Dyson has taken the HEPA-filter, found in air purifiers and put it in a hand dryer.
The UK-based Dyson, is known in India for premium brands of air purifiers, hairdryers and vacuum cleaners. This year, the company is going back basics: how we clean our hands. Yes, there are sanitizers that claim to kill bacteria from our palms, but when we wash our hands with water we are compelled, in public places, to dry them with paper tissues. You need human intervention to dispose of the used tissues by the sack full. Alternatively, we have those noisy hand dryers at multiplexes and hotel lobbies that direct a blast of warm air at your hands.
A jet of hot air falling on your palms to dry out the water can cause the skin to damage and continue to be a breeding ground for bacteria. Also, hygiene levels at public washrooms are not the best, and traditional hand dryers, suck in the same foul air, heat it up and push it on to your hands. So, Dyson, turned to the HEPA or High-Efficiency Particulate Air filter found in all room air purifiers -- a fine mesh that removes 99.97 per cent of all microbe-sized particles -- and put it to work in its latest product, the Dyson Airblade 9KJ, hand dryer.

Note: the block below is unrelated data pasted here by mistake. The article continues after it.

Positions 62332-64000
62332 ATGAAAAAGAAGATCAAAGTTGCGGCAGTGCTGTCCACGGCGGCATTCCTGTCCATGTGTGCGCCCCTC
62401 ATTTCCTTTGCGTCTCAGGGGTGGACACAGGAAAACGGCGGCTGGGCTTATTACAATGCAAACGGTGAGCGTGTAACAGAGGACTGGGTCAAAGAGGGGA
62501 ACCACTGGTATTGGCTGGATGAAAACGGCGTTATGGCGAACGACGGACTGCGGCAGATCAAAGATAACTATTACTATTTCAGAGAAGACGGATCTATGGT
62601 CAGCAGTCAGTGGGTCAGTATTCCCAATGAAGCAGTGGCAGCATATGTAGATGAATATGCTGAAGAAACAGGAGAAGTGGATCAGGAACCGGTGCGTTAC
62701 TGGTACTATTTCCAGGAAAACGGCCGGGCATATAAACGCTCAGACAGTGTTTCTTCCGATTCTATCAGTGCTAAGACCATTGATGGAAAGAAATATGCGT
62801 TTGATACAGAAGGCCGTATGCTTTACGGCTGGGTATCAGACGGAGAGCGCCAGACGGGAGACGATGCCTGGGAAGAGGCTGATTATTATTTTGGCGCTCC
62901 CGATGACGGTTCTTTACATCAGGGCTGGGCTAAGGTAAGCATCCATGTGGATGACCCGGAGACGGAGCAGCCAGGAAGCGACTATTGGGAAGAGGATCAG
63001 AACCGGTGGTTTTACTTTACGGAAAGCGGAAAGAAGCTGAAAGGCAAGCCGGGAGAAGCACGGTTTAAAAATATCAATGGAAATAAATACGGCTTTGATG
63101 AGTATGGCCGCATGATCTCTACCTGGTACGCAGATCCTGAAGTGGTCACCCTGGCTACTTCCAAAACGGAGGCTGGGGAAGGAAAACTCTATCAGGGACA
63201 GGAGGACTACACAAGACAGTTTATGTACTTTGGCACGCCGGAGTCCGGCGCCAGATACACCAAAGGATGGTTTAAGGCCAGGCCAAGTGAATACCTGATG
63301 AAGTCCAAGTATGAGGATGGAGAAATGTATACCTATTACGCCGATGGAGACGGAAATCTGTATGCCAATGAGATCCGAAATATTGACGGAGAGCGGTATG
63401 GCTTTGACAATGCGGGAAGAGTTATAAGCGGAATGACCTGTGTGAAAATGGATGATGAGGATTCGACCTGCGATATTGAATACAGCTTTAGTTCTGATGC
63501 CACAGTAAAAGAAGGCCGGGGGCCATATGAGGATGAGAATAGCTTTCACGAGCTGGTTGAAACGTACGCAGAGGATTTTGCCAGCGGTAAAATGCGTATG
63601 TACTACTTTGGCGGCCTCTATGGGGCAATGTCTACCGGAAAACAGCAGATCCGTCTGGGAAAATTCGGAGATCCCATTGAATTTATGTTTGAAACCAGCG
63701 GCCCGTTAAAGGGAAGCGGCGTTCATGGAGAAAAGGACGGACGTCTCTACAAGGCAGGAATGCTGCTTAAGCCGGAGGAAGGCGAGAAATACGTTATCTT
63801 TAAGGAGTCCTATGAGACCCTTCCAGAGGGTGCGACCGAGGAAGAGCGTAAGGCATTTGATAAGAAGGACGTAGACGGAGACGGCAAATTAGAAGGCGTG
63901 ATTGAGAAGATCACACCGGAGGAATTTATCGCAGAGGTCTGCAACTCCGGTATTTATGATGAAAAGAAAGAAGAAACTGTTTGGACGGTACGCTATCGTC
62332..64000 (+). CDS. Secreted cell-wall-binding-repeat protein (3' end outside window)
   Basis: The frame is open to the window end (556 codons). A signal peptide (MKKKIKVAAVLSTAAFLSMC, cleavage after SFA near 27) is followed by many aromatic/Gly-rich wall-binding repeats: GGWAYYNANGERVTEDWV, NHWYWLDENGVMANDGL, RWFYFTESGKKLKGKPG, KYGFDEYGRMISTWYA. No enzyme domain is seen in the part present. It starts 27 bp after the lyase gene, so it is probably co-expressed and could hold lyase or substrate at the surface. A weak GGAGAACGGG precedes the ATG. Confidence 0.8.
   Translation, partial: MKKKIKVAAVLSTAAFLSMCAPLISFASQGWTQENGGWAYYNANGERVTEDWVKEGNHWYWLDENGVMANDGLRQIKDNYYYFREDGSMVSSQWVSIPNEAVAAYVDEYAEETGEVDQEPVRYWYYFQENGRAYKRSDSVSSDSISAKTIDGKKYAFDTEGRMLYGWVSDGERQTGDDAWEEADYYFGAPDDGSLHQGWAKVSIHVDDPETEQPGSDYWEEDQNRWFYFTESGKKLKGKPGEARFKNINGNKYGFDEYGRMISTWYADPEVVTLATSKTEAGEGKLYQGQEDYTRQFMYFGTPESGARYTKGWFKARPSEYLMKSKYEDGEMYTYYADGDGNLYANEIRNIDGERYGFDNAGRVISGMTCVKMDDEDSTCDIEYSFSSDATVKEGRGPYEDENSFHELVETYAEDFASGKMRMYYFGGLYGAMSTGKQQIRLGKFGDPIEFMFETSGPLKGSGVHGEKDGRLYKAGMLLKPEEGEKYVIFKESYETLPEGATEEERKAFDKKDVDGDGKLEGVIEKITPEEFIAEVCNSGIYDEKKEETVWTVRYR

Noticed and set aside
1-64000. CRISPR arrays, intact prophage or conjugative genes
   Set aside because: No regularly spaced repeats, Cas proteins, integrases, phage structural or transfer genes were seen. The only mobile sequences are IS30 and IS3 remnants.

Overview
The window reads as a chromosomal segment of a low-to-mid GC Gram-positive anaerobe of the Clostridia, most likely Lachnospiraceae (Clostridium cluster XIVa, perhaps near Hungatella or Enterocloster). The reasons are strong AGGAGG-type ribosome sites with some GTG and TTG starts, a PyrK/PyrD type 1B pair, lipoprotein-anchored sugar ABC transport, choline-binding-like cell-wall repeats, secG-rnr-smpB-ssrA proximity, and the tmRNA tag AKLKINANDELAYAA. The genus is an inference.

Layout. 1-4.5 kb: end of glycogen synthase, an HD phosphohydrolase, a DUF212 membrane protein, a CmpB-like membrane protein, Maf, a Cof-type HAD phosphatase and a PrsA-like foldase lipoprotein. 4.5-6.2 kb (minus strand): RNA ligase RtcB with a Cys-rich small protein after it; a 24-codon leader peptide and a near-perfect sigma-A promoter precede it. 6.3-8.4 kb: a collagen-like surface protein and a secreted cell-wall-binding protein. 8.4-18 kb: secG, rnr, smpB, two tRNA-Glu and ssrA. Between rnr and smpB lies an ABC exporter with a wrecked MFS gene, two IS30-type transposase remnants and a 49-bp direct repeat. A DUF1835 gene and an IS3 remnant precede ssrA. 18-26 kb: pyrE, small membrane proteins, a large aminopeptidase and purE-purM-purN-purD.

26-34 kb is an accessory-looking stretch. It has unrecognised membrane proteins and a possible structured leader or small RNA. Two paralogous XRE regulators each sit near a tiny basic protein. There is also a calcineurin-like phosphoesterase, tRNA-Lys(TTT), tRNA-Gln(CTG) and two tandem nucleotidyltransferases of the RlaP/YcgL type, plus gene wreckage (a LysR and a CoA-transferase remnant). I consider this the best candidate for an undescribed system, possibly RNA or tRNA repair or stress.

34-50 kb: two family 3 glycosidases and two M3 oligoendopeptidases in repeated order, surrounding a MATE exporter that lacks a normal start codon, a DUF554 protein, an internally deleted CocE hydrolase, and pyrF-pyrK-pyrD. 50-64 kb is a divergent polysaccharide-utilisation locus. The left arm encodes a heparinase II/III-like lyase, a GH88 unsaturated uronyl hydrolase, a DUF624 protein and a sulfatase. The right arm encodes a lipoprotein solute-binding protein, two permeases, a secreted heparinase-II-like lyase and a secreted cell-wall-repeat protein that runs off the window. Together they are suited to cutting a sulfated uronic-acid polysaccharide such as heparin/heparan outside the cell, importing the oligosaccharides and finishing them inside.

It harnesses its patented V4 digital motor to operate in two air thrust modes, and by clever design of the airflow plus some foam silencers, has sharply reduced noise. It claims to draw in 23 litres of air per second to release sheets of air at 624 km/hr, for 10 seconds, with the HEPA filter kicking in, real-time. A motion sensor detects your hand within 0.2 seconds and stops the motor the moment you withdraw your hands. Does all this seem like techno overkill? We won't complain if it's the germs on our hands that get killed!
Like all Dyson products, you get an aesthetic product with minimalist design. The Airblade 9KJ just introduced in India seems to be aimed at public washrooms and costs the equivalent of USD 1300. Considering that you can save on reams of single use paper, the makers say this will actually end up saving a lot of money. Such technologies have a habit of trickling down to the consumer end, so don't be surprised if some premium apartment buyers demand one for their bathrooms this year.